James Longstaffe conducted the orchestra with a deft hand that drew out the pulsating sounds and passionate melodies of Verdi’s score while also highlighting the delicate emotions at the heart of the opera.
The acoustics at Stirchley Baths brought a dynamic range to the warm sound of the orchestra which blended effortlessly with the passionate singing by the principal singers and chorus.
The Midland Opera Chorus once again rose to the occasion and not only produced an exciting range of vocal colours but also managed to convey the mirth and raucous atmosphere during the ballroom and gambling scenes.
The minimalist production designs and sets drew the attention back to the drama in a very powerful manner.
The intimate setting of Stirchley Baths allowed the opera to be enjoyed in a manner that is not possible in an opera house where the gap between the stage and seating places distance between the audience and the performers.
At Stirchley Baths the audience are within touching distance of the singers. This allows for a level of intimacy that is very rare indeed and generates a more immersive experience. Every vocal nuance and dramatic facial expression could be seen and heard in a very powerful manner.
At a time when most classical and operatic productions are priced out of the range of many families it is very encouraging to see Midland Opera reach out to children.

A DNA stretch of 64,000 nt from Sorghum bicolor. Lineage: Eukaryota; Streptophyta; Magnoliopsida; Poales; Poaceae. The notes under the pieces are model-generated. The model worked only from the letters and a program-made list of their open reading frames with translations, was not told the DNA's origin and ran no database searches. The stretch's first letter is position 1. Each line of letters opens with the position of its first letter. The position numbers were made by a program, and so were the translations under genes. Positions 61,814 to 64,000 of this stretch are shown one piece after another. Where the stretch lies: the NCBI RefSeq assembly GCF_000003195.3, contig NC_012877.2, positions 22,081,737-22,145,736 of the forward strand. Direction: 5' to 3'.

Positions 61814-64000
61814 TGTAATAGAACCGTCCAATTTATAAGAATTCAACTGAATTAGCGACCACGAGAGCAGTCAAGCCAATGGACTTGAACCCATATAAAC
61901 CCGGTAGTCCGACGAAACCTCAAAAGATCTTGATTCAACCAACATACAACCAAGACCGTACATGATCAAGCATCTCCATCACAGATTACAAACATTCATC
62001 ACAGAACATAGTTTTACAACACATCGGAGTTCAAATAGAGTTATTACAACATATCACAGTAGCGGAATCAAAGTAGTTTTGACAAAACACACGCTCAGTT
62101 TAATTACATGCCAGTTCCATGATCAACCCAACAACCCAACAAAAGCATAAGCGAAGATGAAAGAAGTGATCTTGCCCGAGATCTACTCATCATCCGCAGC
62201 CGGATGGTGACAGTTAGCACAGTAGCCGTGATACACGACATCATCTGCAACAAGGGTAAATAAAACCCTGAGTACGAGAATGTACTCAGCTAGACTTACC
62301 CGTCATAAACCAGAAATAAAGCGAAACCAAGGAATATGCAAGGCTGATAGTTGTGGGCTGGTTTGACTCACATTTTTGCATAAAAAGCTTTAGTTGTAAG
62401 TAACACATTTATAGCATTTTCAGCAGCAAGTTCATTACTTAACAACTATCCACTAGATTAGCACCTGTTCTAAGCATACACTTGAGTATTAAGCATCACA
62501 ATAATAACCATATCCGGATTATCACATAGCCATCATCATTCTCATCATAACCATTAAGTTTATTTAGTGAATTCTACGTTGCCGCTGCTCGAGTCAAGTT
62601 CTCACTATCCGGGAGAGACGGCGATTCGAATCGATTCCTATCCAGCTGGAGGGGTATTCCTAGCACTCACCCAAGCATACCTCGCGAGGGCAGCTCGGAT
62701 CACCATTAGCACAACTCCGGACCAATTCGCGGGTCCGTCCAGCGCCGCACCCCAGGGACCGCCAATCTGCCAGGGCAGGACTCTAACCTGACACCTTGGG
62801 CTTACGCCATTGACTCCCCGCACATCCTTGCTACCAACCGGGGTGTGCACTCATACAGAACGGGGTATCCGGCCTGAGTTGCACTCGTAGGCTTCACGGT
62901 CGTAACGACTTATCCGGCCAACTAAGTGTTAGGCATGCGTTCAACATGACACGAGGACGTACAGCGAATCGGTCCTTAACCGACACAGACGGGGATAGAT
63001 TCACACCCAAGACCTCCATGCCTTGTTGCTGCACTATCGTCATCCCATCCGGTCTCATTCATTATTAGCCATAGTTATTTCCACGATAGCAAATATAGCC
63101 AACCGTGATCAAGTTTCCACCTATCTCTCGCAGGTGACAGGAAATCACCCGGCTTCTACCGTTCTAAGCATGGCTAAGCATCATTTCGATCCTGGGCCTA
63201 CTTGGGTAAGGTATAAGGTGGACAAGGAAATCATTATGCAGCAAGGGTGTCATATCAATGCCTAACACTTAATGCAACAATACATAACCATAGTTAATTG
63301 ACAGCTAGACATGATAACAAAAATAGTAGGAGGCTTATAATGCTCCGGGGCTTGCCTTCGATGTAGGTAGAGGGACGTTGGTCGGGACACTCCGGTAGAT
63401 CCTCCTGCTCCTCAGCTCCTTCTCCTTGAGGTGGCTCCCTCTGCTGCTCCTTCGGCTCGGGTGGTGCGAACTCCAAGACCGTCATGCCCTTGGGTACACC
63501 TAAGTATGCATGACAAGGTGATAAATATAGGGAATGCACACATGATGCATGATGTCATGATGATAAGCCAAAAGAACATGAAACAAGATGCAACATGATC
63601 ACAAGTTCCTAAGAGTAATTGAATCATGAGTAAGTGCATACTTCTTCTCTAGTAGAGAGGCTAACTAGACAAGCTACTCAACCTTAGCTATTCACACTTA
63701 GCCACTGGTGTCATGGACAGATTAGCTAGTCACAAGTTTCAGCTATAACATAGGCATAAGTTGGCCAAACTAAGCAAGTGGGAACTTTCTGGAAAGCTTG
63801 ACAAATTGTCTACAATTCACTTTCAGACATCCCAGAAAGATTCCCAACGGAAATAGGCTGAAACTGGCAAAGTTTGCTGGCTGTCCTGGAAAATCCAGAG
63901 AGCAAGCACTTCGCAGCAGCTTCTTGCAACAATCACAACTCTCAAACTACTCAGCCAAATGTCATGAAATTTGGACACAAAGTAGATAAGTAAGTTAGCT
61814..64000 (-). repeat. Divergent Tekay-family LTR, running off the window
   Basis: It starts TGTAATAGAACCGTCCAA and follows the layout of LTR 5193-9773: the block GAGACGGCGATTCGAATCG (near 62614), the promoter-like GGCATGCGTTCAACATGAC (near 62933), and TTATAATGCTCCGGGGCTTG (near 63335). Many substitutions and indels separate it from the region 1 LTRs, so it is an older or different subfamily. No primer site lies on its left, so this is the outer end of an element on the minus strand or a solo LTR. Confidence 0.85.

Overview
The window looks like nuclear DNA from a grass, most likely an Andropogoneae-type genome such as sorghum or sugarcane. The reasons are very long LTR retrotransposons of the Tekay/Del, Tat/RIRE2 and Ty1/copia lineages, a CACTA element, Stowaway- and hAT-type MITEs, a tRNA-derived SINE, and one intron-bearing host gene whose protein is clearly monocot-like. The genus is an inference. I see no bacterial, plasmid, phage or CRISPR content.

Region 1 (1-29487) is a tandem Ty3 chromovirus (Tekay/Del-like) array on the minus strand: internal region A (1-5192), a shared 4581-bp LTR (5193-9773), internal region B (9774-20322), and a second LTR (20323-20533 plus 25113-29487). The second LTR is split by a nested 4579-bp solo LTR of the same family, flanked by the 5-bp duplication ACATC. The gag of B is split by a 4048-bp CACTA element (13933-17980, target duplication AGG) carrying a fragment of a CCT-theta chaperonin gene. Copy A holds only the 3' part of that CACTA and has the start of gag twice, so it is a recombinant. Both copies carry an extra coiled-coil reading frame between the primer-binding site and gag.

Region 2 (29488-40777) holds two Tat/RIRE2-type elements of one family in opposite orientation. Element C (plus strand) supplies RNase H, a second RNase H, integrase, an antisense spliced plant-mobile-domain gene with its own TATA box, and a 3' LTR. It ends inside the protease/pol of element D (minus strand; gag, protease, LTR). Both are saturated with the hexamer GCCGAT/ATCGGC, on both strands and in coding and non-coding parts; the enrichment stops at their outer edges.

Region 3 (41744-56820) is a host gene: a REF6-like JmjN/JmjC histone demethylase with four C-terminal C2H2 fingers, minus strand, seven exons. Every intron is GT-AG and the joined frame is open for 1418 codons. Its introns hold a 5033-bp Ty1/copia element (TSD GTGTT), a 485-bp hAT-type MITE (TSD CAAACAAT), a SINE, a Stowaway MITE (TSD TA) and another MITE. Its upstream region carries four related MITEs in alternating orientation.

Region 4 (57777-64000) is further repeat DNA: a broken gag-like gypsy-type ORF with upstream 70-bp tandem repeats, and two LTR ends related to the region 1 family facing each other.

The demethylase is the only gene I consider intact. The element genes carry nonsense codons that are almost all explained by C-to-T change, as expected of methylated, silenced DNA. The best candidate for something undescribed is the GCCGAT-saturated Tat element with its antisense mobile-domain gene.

Sarah talked to I Am Birmingham about an exciting new initiative which will be good news for families with children:
“We are offering free children’s tickets for the first time, as we believe families should be able to experience live theatre affordably.”
This production of ‘La Traviata’ returns Verdi’s emotionally charged opera back to the human drama and passion at the very heart of the opera. Midland Opera once again demonstrates the power and grace of the opera artform to engage the heart and mind, and to take the audience on a journey that will entertain and also enrich them. Sarah Helsby-Hughes and the team at Midland Opera have delivered a version of ‘La Traviata’ that makes you see the work in a dramatic and passionate new light.
‘La Traviata’ will be performed on Friday 22nd November at 7:30pm at United Reformed Church in Sutton Coldfield.
For more details, including booking tickets, please click here.